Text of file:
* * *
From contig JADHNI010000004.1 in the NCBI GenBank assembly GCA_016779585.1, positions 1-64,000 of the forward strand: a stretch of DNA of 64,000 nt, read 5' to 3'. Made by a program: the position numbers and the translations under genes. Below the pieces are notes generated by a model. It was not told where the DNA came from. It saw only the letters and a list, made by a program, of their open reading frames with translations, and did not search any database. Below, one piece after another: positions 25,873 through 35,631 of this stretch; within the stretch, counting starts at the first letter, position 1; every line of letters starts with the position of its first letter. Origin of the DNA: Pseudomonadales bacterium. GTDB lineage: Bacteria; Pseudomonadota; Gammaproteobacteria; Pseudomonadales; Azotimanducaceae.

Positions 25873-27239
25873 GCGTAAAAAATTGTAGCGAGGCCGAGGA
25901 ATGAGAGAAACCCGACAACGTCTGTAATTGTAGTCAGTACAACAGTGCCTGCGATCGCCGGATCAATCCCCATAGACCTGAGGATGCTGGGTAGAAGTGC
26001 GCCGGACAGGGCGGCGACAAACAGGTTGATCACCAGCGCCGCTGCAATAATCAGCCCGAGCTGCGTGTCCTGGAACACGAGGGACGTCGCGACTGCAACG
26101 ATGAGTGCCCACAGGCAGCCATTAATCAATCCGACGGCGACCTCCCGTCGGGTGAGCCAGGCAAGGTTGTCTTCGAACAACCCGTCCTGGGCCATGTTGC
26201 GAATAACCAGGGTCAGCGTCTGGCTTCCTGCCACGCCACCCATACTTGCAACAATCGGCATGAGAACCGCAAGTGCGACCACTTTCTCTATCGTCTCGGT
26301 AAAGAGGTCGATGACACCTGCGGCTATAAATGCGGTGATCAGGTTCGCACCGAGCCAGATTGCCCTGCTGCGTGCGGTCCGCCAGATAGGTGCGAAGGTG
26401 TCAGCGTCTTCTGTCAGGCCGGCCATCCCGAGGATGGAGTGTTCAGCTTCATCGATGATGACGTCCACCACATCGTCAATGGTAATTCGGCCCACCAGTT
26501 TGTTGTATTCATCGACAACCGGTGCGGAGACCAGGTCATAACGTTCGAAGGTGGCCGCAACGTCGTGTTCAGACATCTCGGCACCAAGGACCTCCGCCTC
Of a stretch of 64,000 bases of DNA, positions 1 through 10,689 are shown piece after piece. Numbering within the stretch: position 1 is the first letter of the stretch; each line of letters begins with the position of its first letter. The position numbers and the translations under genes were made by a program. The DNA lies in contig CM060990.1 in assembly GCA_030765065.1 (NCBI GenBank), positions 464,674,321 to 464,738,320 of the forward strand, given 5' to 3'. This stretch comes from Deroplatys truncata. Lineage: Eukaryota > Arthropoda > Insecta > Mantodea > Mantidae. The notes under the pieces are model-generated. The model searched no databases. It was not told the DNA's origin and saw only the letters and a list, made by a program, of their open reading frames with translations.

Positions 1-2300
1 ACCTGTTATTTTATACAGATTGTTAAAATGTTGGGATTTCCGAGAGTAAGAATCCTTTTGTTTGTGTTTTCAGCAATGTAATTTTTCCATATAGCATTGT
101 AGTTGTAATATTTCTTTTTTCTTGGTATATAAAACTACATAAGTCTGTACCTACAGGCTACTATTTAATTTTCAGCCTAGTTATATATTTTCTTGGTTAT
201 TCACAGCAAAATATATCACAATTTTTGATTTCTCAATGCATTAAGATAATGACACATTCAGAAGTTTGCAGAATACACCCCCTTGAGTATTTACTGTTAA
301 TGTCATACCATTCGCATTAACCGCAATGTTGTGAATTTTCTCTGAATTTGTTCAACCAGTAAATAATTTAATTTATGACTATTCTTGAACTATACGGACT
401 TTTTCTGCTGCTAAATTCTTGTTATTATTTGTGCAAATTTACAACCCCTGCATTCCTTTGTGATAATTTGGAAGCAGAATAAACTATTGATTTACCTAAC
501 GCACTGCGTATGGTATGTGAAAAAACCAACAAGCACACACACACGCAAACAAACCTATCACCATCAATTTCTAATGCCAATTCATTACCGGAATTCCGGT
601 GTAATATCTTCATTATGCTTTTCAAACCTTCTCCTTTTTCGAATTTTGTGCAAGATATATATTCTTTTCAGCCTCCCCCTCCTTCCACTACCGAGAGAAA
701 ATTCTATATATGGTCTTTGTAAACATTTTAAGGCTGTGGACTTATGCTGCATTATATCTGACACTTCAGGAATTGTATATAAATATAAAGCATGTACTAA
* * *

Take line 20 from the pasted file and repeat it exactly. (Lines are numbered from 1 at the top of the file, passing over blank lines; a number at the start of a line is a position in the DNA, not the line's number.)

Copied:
701 ATTCTATATATGGTCTTTGTAAACATTTTAAGGCTGTGGACTTATGCTGCATTATATCTGACACTTCAGGAATTGTATATAAATATAAAGCATGTACTAA